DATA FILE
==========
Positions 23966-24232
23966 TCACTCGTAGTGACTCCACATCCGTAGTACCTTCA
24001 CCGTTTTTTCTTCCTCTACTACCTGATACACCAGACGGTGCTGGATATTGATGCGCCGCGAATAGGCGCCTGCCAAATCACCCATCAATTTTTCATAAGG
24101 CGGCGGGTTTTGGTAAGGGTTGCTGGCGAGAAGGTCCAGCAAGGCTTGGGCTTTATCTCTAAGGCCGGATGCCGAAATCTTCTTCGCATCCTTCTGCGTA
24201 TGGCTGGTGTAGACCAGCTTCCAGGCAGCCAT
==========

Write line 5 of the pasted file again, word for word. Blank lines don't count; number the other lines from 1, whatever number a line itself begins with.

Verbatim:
24201 TGGCTGGTGTAGACCAGCTTCCAGGCAGCCAT